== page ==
Uganda slams new taxes on social media users to stop gossip

The Uganda government has slammed new taxes on users of social media platforms such as WhatsApp, Facebook, Twitter, Skype, and Viber in order to stop what President Yoweri Museveni has called lugambo (gossip).

“I am not going to propose a tax on internet use for educational, research or reference purposes, these must remain free.”Museveni wrote. Unfortunately, the president did not explain how lugambo has affected resource mobilization.

These proposals have been condemned by human rights activists, social media users and opposition leaders who see this as “diversionary, deceptive, injurious to individual freedoms and burdensome”.

According to Business Daily Africa, these proposed tax measures were ordered by the president in a letter dated 12th of March to Finance Minister, Matia Kasaija. These proposed tax measures are expected to help Museveni’s government raise between Sh400 billion ($108.55 million) and Sh1.4 trillion ($379.9 million) from social media users annually.

Museveni also wrote about the so-called “over-the-top” platforms (OTTs)— such as WhatsApp, Skype Viber, Twitter, etc “If we were to introduce a small fee of Uganda Sh100 per day from sim-cards that are used by these OTTs, that would generate about Sh400 billion ($108.55 million)  additional revenue.”

In order to widen the tax base in the 2018/19 budget, Museveni has also proposed new taxes on telephones data transmission and the housing sector, which he says generates rented incomes but are not adequately taxed.

The government is proposing a new tax bills and the president added that “the big losses on telephones are in three areas: not collecting excise duty on airtime and only collecting VAT, missing many calls because you depend on false declarations by telephone companies and not taxing voice conversations and other non-educational communications over the internet (via WhatsApp, Facebook etc). Why not put excise duty on (internet) air time?”

However, Telecoms companies have rejected the tax proposals which they see as “double taxation” and uncalled for.

The general manager of corporate service in MTN Uganda, Anthony Katamba according to Monitor denied claims that telecom companies falsify declarations. He cited calls from Britain where MTN has to bill the British Telecom, and asked, “If I under declare, then how will MTN get its money from British Telecom.”

On taxation, Katamba said “the Uganda Revenue Authority (URA) assess us for tax based on the minutes used, you cannot hide that. If you chose to under declare, how do you gain by hiding the minutes? It’s not possible because MTN has to bill another entity for the minutes.”

He also told the Monitor that imposing excise duty on social media is taxing content, “the data you buy gives you internet. So taxing social media is taxing content,” Katamba said, adding that if the government goes ahead to implement the proposed tax, “it would be unprecedented.”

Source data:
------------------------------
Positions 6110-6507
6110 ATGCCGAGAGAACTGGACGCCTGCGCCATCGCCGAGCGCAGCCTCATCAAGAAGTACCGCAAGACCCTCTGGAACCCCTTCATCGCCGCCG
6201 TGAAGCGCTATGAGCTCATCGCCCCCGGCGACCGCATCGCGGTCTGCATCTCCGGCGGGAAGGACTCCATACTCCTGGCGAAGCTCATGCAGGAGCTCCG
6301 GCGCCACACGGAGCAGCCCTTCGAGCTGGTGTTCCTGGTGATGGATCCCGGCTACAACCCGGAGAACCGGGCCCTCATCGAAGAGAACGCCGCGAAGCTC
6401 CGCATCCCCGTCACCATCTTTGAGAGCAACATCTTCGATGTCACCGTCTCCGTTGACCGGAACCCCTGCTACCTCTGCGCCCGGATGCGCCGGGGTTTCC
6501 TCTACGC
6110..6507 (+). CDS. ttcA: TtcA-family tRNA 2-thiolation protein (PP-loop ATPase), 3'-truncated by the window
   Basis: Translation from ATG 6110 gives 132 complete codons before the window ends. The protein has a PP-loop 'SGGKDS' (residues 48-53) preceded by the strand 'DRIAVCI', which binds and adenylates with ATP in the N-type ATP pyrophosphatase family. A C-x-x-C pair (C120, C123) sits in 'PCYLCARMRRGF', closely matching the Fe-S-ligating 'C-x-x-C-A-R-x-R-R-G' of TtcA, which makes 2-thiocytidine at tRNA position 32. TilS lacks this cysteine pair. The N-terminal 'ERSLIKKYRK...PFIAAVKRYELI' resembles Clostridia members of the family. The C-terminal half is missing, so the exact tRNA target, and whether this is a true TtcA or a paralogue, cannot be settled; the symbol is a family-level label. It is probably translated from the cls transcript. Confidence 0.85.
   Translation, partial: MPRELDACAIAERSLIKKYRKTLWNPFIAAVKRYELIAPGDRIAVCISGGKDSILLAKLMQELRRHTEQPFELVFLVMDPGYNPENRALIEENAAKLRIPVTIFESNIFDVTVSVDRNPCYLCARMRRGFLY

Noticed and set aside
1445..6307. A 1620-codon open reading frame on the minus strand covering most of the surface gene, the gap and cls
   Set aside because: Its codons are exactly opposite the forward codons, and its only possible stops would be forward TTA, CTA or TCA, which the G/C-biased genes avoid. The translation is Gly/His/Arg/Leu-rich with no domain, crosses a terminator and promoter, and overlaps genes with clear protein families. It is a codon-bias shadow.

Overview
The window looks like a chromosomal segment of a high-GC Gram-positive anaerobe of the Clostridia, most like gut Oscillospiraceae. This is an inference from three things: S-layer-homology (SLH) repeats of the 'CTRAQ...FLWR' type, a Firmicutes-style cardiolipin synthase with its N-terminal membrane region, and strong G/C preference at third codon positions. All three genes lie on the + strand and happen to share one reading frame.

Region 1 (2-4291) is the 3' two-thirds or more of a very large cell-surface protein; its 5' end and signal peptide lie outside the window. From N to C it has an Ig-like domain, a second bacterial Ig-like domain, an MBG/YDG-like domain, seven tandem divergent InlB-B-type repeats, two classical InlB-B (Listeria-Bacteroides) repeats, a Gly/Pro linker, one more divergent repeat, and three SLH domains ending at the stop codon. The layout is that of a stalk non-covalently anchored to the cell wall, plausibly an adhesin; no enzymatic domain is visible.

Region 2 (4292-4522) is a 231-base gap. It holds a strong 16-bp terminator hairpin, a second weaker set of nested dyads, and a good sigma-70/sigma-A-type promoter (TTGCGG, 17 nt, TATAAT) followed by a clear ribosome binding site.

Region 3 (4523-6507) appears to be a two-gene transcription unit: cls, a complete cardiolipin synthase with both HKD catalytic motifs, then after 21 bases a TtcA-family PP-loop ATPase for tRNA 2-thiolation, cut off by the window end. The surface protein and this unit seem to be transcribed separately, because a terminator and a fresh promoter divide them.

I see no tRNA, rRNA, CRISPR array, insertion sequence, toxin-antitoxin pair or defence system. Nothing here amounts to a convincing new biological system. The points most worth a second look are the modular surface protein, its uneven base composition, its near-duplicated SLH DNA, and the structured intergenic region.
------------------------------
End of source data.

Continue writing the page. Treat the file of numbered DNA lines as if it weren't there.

In a Business Daily report, a senior official from Uganda Telecom, who requested not to be named, backed the president and accused URA and Ministry of Finance officials of sleeping on the job. The official said that the URA has allowed telecom companies to take home a wider profit margin, denying government the billions of shillings needed to finance the budget.

Data from URA show that telecoms pay 18 percent VAT and 12 per cent excise duty on airtime for voice calls but only VAT on data yet mobile phone subscribers use more of data than voice. The telecoms companies also pay corporate tax, which is determined from the net earnings and two percent on gross earning to the regulator, the Uganda Communications Commission (UCC). Meanwhile, both VAT and excise duty are passed on to the consumers.

The Finance minister will by next week address the Parliament how his Cabinet took the decision to widen the tax base in order to finance government projects. Some of the MPs on the ICT and the Budget Committees of Parliament have asked the president and Kasaija to focus on the fight against corruption and other forms of financial indiscipline in government instead of taxing Facebook and WhatsApp.

The MPs cited a 2016 survey by the procurement authority that revealed the rising looting of public resources through inflated procurement deals and ranks key spenders such as Education and Defence ministries among the worst ‘thieving’ government agencies.

The “performance results and corruption perceptions in public procurement” survey carried out by the Public Procurement and Disposal of Public Assets Authority blames corruption in procurement on “political meddling in the procurement processes”, impunity and a decadent culture that adores wealth accumulation.

The World Bank in 2015 estimated that Uganda loses more than $300 million through corruption and procurement malpractices every year.